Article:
FOR COMMERCIAL PROPERTY INVESTORS with significant borrowings, one of the biggest headaches that you can encounter when dealing with banks are the annual reviews and short loan terms.
These facilities are costly in accounting expenses, time and money, particularly for sophisticated investors with more complex borrowing structures.
When there are multiple (or large) properties involved, the associated costs can be high.
There also can be significant risks that annual reviews can result in undesirable changes to loans terms, such as increases in interest rates, forced reduction of principal, or at worst, discontinuing of the loan.
These risks are particularly troubling in times where there have been issues such as tenants leaving, or a down year in financials for the investor.
Following the GFC with a decline in property values, many bank clients were caught short upon their annual reviews when Loan Value Ratios were deemed too high and this resulted in a lot of pain.
For this reason, I believe it’s worth considering all of your options when choosing a commercial loan product.
This is particularly true for commercial investment, where there are some interesting loan products outside of the banking system that don’t require annual reviews and can be as cheap as dealing with banks.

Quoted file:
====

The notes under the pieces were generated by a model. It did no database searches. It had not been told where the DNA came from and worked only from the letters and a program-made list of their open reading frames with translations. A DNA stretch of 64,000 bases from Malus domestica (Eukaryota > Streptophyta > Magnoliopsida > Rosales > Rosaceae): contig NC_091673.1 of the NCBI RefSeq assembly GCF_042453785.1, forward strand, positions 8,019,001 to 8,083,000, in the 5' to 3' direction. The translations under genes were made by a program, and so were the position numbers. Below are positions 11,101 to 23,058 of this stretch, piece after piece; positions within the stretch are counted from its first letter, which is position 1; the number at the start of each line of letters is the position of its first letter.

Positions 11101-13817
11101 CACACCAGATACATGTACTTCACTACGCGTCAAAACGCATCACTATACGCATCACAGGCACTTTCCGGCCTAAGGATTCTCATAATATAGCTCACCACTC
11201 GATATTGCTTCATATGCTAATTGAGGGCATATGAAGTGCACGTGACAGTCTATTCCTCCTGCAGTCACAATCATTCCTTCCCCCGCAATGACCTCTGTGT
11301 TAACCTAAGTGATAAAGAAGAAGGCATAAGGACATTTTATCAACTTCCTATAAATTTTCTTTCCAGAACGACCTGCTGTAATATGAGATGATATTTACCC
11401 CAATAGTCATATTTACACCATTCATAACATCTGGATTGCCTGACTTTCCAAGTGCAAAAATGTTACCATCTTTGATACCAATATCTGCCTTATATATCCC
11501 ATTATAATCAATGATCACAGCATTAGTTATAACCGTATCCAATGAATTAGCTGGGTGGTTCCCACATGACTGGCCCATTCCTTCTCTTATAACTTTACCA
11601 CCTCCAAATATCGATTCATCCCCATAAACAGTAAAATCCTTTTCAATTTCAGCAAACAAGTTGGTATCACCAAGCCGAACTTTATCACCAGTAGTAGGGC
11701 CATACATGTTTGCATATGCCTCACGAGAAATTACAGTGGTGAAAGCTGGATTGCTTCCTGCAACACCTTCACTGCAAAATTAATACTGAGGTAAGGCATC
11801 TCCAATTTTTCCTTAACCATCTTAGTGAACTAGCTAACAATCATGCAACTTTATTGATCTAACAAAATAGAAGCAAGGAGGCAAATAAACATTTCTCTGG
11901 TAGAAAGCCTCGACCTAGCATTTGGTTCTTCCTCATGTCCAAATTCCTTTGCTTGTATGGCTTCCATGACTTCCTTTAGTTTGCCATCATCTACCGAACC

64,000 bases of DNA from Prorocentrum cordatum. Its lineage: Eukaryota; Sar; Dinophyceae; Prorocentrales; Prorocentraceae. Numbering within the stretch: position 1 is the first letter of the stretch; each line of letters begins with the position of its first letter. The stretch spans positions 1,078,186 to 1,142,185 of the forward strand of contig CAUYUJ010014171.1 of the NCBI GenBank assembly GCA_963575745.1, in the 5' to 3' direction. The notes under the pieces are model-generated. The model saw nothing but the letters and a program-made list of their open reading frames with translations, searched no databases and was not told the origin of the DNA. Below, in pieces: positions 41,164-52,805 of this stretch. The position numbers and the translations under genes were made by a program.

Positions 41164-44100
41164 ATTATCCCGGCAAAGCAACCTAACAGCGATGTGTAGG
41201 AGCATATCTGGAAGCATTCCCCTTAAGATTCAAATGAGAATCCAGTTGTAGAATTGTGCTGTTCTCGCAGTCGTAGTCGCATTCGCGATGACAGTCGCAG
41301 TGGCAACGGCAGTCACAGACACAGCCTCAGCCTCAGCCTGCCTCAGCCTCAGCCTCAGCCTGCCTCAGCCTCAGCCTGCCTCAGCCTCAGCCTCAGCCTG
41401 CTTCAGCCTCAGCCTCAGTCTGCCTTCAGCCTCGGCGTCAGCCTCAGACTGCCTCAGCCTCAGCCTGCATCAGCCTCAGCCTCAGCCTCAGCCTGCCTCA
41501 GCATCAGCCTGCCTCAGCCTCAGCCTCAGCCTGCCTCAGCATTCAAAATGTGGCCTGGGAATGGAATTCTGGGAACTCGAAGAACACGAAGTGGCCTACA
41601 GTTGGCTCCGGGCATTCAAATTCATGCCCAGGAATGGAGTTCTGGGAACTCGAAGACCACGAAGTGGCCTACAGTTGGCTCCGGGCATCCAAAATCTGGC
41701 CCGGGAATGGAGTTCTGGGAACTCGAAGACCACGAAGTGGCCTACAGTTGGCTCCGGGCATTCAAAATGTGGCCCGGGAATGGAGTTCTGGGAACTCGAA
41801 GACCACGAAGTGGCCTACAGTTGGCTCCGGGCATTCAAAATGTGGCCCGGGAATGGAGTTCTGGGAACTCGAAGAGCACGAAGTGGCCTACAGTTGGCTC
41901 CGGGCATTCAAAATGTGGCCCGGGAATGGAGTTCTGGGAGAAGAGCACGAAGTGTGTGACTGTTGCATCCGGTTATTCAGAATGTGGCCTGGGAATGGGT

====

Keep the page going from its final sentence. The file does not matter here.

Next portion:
I would suggest looking at a non-bank option to compare with the banks, although depending on the deal, a bank may still be the most suitable lender.
Getting The Best Loan
If you are dealing with banks, some tips for ensuring you get the best loan are:
- Look at the whole facility and not just the rate.
- Ask about how onerous the annual reviews and reporting are going to be.
- If possible go for a reasonably long loan term so you don’t have to re-apply too quickly (if this coincides with a property being vacant, it may not be so easy to roll over the loan).
- Where possible, do not cross use securities as collateral, as this will leave your portfolio more exposed if relations with your bank did sour.
- It’s much easier to refinance or payout a single loan against one property, than it is to payout a facility crossed against multiple properties.
Bottom Line: Sticking to these principles will go a long way towards protecting your portfolio with a sensible debt strategy based on long term benefit rather than just short term interest rate savings.